We’re almost halfway through July, and somehow I’m still recovering from winter. Between the cold weather and a constantly screaming newborn, I’m not sure I’ll ever forget the winter of 2017. Thankfully, things have brightened up over here, in more ways than one.
Of course, the winter wasn’t all dark. One of my happiest winter moments this year was celebrating a bachelorette party away with two of my closest friends from residency. We headed up to Portsmouth, NH, one of the cutest towns in America. Seriously, look it up, it probably says it on Google. We celebrated the bachelorette by shopping, eating, and relaxing with relatively mild winter weather and NO KIDS. I could talk forever about our 24 hours of awesome friend time, but if you don’t know me, you probably don’t care, so I won’t bore you.
During this glorious carefree day of my life, I had one constant, nagging reminder of my baby’s tummy troubles: my dairy-free diet. In an effort to figure out the exact reason why my infant was crying, I cut dairy out of my diet while nursing. For 3 weeks, I read labels, I whined, I complained, and I contemplated the meaning of life. That last one was an exaggeration, but I love me some cheese, so that 3 week period of time was pretty rough. I added dairy back when I discovered that the problem was in fact that she wasn’t sleeping enough (or was possibly she was possessed; we might never know). I’m an allergist, and spend most of my days talking with patients about avoiding various foods because of food allergies. Of course I know that it’s hard to eliminate a food group (or many food groups), but you don’t really get it until you actually do it yourself. I have so much respect for the families who are dealing with this every day of their lives.
Being dairy-free in a foodie town is surprisingly not too hard. For every temptation, there was an equally tempting non-dairy option. We chose a seafood restaurant that was a-maz-ing (Row 34) and then headed back to our hotel for dessert. My incredibly talented friend, Ashley Ferullo, created a dairy-free Coconut Lemon Layer Cake that didn’t make me miss a bit of milk. We enjoyed our massive slices by the fire before bed, and even had some leftovers over the next few days.
I’m finally getting around to posting the recipe (sorry, Ashley), and I hope you enjoy it as much as we did!
- 1 ½ cups sweetened shredded coconut
- 3¼ cups cake flour (spooned and swept)
- 1 tbsp plus 1 tsp baking powder
- 1 ¼ tsp salt
- 1 (13.5 oz) can coconut milk
- ¼ cup + 2 tbsp stirred, sweetened cream of coconut (such as Coco Lopez)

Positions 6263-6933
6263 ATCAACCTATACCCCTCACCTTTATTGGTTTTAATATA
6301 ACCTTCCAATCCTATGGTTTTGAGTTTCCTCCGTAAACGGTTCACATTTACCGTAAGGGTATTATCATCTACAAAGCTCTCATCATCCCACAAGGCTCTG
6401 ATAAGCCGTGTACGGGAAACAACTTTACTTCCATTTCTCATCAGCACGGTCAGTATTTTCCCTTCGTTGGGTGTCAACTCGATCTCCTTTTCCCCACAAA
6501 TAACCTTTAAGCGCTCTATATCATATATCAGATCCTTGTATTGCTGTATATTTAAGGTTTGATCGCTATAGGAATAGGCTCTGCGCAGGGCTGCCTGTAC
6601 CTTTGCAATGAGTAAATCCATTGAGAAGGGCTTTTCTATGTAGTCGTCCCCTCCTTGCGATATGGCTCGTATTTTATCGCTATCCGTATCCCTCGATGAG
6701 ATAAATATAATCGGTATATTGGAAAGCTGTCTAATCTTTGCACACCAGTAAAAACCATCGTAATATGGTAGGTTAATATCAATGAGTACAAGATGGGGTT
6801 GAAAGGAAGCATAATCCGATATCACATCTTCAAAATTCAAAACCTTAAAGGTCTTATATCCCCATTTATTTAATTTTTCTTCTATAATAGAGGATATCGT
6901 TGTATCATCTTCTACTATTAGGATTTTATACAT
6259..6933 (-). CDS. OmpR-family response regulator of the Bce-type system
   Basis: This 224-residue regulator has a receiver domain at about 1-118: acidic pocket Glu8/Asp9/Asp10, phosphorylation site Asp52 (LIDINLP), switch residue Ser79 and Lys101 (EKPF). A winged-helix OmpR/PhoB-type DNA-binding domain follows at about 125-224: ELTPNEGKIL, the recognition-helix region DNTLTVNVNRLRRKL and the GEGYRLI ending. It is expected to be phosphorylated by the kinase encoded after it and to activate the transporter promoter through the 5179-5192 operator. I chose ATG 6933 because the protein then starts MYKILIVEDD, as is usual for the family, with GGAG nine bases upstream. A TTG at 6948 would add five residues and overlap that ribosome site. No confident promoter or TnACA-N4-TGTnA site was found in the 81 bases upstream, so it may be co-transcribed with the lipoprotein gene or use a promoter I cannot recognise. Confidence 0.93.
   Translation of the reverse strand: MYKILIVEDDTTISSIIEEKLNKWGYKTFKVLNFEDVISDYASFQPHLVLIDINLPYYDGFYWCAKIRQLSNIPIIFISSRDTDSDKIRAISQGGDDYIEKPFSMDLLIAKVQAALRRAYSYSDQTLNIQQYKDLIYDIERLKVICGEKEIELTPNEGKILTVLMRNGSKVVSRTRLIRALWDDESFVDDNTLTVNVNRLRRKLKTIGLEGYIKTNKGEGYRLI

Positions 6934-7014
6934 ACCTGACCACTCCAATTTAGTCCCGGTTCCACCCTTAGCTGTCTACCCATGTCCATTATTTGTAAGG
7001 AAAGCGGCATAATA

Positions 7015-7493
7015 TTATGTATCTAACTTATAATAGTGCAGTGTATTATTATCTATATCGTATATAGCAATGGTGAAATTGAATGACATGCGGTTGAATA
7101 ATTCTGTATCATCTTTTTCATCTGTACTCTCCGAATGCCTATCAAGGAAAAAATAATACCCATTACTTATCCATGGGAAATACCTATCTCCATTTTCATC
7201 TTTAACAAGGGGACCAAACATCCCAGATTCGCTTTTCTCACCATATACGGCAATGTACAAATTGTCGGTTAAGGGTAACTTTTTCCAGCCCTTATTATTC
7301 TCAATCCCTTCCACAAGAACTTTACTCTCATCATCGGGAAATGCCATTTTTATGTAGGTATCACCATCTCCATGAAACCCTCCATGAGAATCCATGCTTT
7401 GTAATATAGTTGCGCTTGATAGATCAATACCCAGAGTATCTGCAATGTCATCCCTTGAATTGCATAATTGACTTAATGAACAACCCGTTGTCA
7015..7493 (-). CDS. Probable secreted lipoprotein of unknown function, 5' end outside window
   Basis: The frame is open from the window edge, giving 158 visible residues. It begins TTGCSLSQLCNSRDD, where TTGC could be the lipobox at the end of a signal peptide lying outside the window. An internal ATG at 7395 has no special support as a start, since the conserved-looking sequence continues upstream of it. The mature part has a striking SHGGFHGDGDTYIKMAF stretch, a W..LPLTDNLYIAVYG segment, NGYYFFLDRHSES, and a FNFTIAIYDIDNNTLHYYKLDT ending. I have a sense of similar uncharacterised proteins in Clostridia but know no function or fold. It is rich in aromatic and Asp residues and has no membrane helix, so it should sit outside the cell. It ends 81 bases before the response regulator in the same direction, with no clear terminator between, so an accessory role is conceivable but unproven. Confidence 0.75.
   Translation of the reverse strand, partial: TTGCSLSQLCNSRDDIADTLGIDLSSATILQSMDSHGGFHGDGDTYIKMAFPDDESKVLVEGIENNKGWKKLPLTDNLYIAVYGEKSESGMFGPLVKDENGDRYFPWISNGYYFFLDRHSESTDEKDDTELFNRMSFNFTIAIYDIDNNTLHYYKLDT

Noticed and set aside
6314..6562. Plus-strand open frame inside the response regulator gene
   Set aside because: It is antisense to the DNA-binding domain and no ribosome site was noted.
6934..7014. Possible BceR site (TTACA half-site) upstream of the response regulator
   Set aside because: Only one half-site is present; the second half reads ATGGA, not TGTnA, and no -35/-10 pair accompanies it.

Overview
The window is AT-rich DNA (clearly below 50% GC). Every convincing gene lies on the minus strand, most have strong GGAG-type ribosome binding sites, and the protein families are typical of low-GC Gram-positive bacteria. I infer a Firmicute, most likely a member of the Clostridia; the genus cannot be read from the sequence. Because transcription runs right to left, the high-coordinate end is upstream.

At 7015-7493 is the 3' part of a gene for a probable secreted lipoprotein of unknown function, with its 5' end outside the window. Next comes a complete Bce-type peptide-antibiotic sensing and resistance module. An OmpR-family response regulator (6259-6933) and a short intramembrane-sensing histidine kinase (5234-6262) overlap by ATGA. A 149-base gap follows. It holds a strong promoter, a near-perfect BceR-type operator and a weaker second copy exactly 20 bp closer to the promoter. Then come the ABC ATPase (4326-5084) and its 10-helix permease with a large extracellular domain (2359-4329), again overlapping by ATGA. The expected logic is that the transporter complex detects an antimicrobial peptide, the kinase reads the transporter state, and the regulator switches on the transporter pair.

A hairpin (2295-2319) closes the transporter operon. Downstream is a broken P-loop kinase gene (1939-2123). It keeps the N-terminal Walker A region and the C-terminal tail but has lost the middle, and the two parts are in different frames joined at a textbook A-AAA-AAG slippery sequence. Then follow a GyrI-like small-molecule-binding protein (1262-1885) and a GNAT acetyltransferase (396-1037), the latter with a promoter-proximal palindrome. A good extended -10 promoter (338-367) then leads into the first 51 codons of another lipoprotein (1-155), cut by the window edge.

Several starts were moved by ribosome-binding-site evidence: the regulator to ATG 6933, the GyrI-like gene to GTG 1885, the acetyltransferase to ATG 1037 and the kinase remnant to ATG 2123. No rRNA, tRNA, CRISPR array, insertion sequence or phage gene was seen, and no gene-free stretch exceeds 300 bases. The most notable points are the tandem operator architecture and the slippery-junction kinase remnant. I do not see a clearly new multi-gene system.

- 5 egg whites
- 1 ½ tsps pure vanilla extract
- Zest of 1 lemon
- 1 ¼ cups granulated sugar
- 16 tbsp coconut oil
- 3 large eggs
- 4-5 lemons
- ¾ cup sugar
- Pinch of salt
- 2 large eggs
- 1 egg yolk
- 1 can (13-15oz) of cream of coconut
- 1 ½ cup confectioner’s sugar
- 1 teaspoon vanilla extract
- ½ cup to 1 cup sweetened shredded coconut to top the cake
- Preheat oven to 350F. Generously coat 3 (9 inch) round cake pans with coconut oil and flour the pan, discarding excess.
- Place shredded coconut in bowl of food processor and pulse until very finely chopped.
- In large mixing bowl, combine the chopped coconut, flour, baking powder, and salt.
- In a separate bowl, whisk the coconut milk, cream of coconut, egg whites, vanilla and lemon zest until completely blended.
- In bowl of stand mixer with paddle attachment, cream the sugar and coconut oil on high speed until light and fluffy. Reduce speed to medium low and beat in the 3 whole eggs, one at a time, until well combined. Add the flour mixture, alternating with the coconut milk mixture, to the creamed oil and sugar mixture, starting and ending with the flour.
- Divide batter equally in the 3 prepared pans. Bake for about 35 minutes or until the layers are light golden and set (you can check with a toothpick to make sure it comes out clean). Cool in pan for 15 minutes, then remove to wire racks and cool completely prior to assembly.
- Wash the lemons well and zest 2 of them. Mix the zest with the sugar in a small bowl and rub the mixture between your fingers to bring out the flavor of the zest. Set aside.
- Roll the lemons under your palm to prime the juice. Juice the lemons until you have ¾ cup of juice. Strain seeds.
- Add the juice, lemon sugar and salt to a saucepan. Warm over medium heat, stirring constantly, until sugar is dissolved.
- Beat the eggs and egg yolk together in a medium bowl. While whisking constantly, pour the warm lemon mixture into the eggs. Continue to beat for a minute or so then return the mixture to the sauce pan over low heat. Whisk constantly until mixture thickens about 10-15 minutes. Let cool to room temperature.
- Lemon curd can be transferred to glass jar or airtight container and kept refrigerated for up to 2 weeks.
- Store the cream of coconut in the refrigerator for 24 hours. Open and drain any liquid that has separated and discard.
- Beat the cream of coconut in a stand mixer or with beaters and add the confectioner’s sugar and vanilla, and continue to beat until mixture becomes somewhat fluffy.
- Even off the top of the cake layers as needed. Place one layer on a cake stand and spread half of the lemon curd over it. Top with the next cake layer and spread the rest of the lemon curd.
- Top with third cake layer. Frost the top and sides with the frosting, and cover with the shredded coconut to your liking.